Social Drama and Writing Performance-based History

11: Daniel O'Quinn, "Scarcity and Surplus: Teaching Inchbald's Every One Has His Fault," from Teaching British Women Playwrights of the Restoration and Eighteenth Century, 398-408. Assignment 6: Social drama group presentations.

13: Social drama group presentations, continued. *Elizabeth Inchbald, Every One Has His Fault, Act 1.

18: Assignment 7: Paper Due. Writing theatre history. Upon request, you can hand in this paper any time before April 28.

20: Inchbald, Every One Has His Fault, complete. Assignment 2: Performances.

25: Jacky Bratton, "Bartlemy" from New Readings in Theatre History, 142-50; Claire Sponsler, "Writing the Unwritten: Morris Dance and Theatre History" from Representing the Past, 84-113.

27: Standup comedy. George Pate, "Whose Joke Is It Anyway? Originality and Theft in the World of Standup Comedy," Theatre Journal (2016): 55-71.

Final Exam: 5 May, 4-6:30

*Indicates the reading is in the Broadview anthology.

+Indicates a book to purchase.

All other readings are on Canvas.

Assignments and Points

You will receive a participation grade at the end of the course. It can raise or lower your grade by one category. If, for instance, you have a B+ and receive "+" as your participation grade, you would receive an A-.

Rather than a long paper and traditional exams, this course has a number of short summaries, notes, or papers and brief oral remarks and performances that will often be partly prepared in class.

Assignment 1. January 24: Venice Preserved debate. Oral and written notes. See assignment hand-out for details. 6 points.

Assignment 2. Four to six small groups of varying sizes will do scenes from plays with the goal of illustrating important concepts in Performance Studies. Details for each will be worked out in class. Each student will participate in one performance. 4 points.

  • February 7: Beggars Opera performances; 2 groups.
  • February 16: Man of Mode performances; 2 groups.
  • March 21: Love Story performances.
  • April 20: Every Man Has His Fault performances.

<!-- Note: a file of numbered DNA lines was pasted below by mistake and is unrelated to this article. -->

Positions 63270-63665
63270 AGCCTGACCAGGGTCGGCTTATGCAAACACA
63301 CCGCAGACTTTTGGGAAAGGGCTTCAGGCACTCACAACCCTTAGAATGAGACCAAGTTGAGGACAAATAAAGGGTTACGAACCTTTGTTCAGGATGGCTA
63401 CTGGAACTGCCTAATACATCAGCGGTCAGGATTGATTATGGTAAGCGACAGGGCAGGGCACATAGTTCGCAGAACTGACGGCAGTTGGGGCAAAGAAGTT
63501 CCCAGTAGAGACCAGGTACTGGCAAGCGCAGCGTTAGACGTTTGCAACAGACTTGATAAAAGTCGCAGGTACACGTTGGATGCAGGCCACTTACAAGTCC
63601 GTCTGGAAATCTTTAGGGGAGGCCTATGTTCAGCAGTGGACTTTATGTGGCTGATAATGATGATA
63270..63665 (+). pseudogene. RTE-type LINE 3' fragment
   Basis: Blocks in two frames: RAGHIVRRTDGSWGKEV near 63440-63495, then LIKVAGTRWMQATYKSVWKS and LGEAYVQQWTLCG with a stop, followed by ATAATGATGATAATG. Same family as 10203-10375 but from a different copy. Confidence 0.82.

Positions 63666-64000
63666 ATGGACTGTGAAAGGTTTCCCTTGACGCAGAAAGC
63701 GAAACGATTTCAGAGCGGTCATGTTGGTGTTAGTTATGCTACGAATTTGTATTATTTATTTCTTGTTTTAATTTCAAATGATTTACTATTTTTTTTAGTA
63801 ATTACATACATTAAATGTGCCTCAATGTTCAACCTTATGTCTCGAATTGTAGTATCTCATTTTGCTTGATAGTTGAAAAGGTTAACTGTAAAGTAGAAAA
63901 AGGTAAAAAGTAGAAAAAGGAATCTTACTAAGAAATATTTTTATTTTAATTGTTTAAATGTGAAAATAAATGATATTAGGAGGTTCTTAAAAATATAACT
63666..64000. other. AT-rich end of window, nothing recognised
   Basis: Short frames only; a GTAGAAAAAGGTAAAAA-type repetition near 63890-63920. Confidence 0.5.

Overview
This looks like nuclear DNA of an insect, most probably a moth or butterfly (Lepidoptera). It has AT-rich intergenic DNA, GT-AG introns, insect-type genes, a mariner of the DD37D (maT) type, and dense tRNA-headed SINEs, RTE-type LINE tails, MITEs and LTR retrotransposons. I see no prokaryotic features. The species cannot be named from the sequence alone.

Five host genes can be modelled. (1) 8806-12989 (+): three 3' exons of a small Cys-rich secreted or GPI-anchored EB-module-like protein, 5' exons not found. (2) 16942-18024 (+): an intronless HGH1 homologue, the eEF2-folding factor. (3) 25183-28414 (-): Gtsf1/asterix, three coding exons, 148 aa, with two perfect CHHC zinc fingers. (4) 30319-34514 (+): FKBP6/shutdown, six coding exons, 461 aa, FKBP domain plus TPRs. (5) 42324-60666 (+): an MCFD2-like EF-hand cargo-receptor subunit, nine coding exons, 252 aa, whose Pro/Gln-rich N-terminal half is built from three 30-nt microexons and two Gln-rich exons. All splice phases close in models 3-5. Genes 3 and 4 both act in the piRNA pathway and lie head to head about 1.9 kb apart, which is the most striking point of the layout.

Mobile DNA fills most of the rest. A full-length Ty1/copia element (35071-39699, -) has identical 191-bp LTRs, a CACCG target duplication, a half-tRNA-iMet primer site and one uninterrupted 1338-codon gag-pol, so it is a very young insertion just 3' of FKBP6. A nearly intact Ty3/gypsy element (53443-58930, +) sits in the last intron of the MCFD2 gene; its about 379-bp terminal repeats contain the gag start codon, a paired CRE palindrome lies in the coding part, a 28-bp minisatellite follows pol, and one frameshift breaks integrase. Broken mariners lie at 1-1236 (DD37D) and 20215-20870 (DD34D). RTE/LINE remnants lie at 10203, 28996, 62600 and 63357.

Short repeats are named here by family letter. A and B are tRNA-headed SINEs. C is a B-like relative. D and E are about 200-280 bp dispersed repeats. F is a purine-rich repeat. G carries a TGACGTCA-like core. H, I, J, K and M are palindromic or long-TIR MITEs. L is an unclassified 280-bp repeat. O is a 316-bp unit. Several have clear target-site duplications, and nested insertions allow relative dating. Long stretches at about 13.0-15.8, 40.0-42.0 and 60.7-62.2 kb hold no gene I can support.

• Assignment 3. February 23: Nomination of a person who fits the theory of an "It" person. Oral and written. You must select someone who died before you were born. You may not select anyone featured in Joe Roach's book (such as Princess Diana). Your oral presentation should be different from your written paper. In the two-minute presentation you should make the best case you can that your person has "It." You want your person voted in the top five by your classmates. In your 6-8 page paper, you should use the theory in Roach's book and this course heavily and explicitly to show how the person you selected is the epitome of the concept. These will largely constitute the mid-term; there may be a short in-class part of the exam. 15 points.

    Assignment 4. March 9: Event structure nominations; oral and 1-2 page written explanation. 10 points.

    Assignment 5. April 4: Performances of everyday life. Performance and 3-6 page paper. Consider the performances similar to that between Harriet and Young Bellair in Act III of The Man of Mode as your model and perform a scene from our culture. You will write a 3-6 page paper (1) describing the observations and experiences that led you to identify your chosen performance and (2) explaining what this performative behavior does in the culture. 10 points.

    Assignment 6. April 11: Social drama group presentations. Oral. 4 points.

    Assignment 7. April 18: Writing Theatre History Paper. 12-15 page paper. See assignment hand-out for details. Select a character from any of the plays we have read in class. Research the person who played that part in its first production. How did that impact the interpretation of the play? What other concepts in Performance Studies, such as event structure, are particularly relevant? Upon request, you can hand in this paper any time before April 28. 30 points.

    Final Exam. May 5: 4-6:30. 25 points.